Now, to a child that doesn’t understand why she can’t eat jelly beans or musk-sticks or soft drink like all her friends this doesn’t make sense. All I ever wanted was to be the same as everyone else. Parties required a special bottle of juice (with no pulp and clear coloured so it didn’t have any cloudiness that leaves a coating on the tongue). If the cake had jam in the middle I couldn’t eat it, if lunch was something like butcher sausages (with gristle in it) I couldn’t eat it… trust me if I could have eaten these things like everyone else I would have!

I have never met a child with sensory differences that didn’t want to be “just like everyone else”

I couldn’t eat hot chips because of the potato texture, Ice cream with ice bits on it were a no, strawberries were horrible and grapes were inedible – all of which I LOVED the taste of I just couldn’t handle the textures. My amazing mother realised this and would peel strawberries, yes she actually peeled them (for those of you with under responsive oral senses there are tiny seeds, hair like things, and slimy skin on that part of the strawberry.) My mum would peel and de-seed grapes and buy the foods and drinks that I could handle.

As I got older I subconsciously ‘learnt’ not to try anything new in case I gagged or vomited, I learnt to avoid situations where eating was involved or I happily ate a bread roll (there is many an event I went to when all food was sent back untouched other than the bread roll). This is where my sensory difficulty could have been classified as a disorder as it started to impact on my life.
All of this continued through my teenage years – my friends accepted it, I accepted it and life went on. I happened to choose a career as an OT and while at University I started to learn about sensory processing and the differences everyone has when processing external stimuli, I also started to learn how to correct these differences and started myself on an oral desensitisation program (designed by myself).

My biggest motivation was to drink alcohol – theoretically not the best form of motivation but as an 18 year old – I was determined! All premixed spirit drinks were fizzy which to me felt like bombs exploding in my mouth and coming out my nose! With every tiny sip I had my whole body would shake, muscles all tense up and as fast as I could I would swallow it – this was not a good look for a teenage girl trying to fit in.

So I began buying the drinks a week before I wanted to drink them, opening them and letting them go flat.

To me, with an overly sensitive mouth ‘flat’ carbonated drinks were only just bearable – I could still feel the bubbles in ‘flat’ drinks, when I asked others to taste it they told me it was like cordial with no bubbles at all – but I could feel them. So I did this for a while until I could happily drink these ‘flat’ drinks. Then I gradually decreased the time I opened the drinks prior to drinking them and eventually I got to a point where I could drink soft drinks and premixed spirits just like everyone else!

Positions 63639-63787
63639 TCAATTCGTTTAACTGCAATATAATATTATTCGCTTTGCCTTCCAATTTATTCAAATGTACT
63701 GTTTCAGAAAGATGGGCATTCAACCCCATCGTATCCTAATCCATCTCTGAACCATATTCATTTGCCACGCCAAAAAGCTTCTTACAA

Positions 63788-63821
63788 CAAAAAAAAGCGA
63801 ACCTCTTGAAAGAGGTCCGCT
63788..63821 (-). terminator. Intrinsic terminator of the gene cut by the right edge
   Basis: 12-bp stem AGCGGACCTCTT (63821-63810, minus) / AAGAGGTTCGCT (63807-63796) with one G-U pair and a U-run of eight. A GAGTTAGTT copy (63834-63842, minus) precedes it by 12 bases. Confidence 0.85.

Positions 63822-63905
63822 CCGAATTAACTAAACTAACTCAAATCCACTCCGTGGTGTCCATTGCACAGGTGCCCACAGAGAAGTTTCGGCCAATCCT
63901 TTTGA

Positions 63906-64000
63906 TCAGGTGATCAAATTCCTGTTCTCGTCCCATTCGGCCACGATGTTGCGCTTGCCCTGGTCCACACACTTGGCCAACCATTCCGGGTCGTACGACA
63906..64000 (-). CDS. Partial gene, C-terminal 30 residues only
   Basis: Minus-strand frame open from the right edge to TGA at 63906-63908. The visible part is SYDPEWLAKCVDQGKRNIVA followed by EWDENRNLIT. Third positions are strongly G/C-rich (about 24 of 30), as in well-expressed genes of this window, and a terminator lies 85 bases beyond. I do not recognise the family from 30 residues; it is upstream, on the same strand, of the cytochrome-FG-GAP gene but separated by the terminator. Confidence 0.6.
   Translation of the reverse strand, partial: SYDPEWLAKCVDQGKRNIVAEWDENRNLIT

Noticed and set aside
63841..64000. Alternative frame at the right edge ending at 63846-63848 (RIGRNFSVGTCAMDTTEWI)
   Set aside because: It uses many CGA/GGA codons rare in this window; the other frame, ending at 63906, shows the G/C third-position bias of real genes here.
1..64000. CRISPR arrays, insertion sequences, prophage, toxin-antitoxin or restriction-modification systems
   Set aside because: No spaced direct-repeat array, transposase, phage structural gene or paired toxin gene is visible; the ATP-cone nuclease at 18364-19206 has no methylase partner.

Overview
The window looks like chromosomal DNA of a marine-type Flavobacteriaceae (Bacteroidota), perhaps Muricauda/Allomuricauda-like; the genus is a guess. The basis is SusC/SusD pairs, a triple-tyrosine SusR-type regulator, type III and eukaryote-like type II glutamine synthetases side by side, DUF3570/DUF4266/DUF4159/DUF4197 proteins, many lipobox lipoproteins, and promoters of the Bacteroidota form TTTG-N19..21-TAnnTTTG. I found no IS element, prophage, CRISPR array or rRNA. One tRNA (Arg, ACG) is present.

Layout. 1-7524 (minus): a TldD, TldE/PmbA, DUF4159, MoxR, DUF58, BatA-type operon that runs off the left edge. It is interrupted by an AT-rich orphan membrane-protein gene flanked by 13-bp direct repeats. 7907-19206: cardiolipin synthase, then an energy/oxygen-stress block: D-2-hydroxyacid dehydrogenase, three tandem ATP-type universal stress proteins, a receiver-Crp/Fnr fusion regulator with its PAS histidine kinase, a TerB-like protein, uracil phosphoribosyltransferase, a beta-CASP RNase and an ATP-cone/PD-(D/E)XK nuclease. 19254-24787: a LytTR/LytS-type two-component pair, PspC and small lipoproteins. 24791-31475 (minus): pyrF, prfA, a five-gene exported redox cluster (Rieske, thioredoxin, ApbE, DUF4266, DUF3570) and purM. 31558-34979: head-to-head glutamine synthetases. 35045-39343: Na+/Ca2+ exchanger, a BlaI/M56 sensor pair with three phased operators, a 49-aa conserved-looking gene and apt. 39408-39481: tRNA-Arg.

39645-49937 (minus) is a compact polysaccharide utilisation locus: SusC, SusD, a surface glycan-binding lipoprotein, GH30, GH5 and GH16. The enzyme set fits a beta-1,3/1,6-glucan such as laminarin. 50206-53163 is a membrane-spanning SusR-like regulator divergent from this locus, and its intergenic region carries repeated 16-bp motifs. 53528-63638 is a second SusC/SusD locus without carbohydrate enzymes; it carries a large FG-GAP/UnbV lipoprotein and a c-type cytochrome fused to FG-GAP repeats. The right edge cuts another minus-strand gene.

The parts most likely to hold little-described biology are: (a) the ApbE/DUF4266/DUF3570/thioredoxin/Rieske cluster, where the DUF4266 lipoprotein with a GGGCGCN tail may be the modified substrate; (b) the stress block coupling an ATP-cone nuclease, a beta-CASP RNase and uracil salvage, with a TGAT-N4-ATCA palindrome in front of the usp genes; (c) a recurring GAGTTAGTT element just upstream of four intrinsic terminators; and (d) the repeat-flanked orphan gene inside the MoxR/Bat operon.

This is something that is hard for me to explain but I feel it is the best description I have that helps people understand how I process food in my mouth:
To me, with an overly sensitive mouth ‘flat’ carbonated drinks were only just bearable because of the bubbles – now 13 years on since my desensitisation program started this “just bearable” feeling is what freshly opened soft drink feels like to me.

So think about the difference between flat soft drink (that tastes like cordial to most people) and freshly opened soft drink – and this is the amount of desensitisation I have gone through.

Now I am sure lots of you are thinking what a ridiculous focus for me to work on first – I should have worked on the texture of vegetables or things with nutrition… But these programs need to be motivational and at that point in my life that was important to me.

As I got older and met my husband and started to think about having children I was then motivated to be able to eat vegetables and fruits to provide nutrition to my children in utero as well as being able to honestly say “you have to eat your broccoli – look mummy likes it.” So around the age of 24 I started this process – slowly increasing my tolerance to these foods by mixing tiny portions of them with foods I love and gradually building it up…7 years later I now have 3 children and I am still working on eating some things. But I can now tolerate broccoli, cauliflower, peas, corn, beans, snow peas, potato, sweet potato, pineapple, beetroot, tomato, mango etc.
I cannot honestly say to my children “Eat your broccoli – look mummy likes it” but I can say “sometimes you have to eat foods you don’t like, mummy doesn’t really like broccoli but I can eat it.” Which is a huge accomplishment for me!

My story isn’t going to be exactly the same as other people’s stories – everyone is different and the table I showed at the beginning will look different for everyone – but I hope my story helps you look at your ‘fussy’ child with new eyes!

 

So what can you do if you think your child might have a similar textural issue as I have described above:

  1. Never force feed your child – eating needs to be perceived as an enjoyable experience, it is already unpleasant for your child, don’t make it worse!
  2. Give your child time and let them set their goals – decreasing sensitivity is a long hard process and they need to be self-motivated!
  3. Seek assistance – We offer a multidisciplinary feeding clinic at One Stop Allied Health & Medical Centre in Moorebank, Sydney. Call us to book an appointment if you would like a consultation to help you through this journey. As you can see we truly understand what your child is going through! Please note: we will look at all the reasons for fussy eating – not just the sensory reason described above.

 

1 Comment

  • by Heidi Posted October 21, 2016 3:05 pm

    Thank you for sharing – this is very helpful to understand our child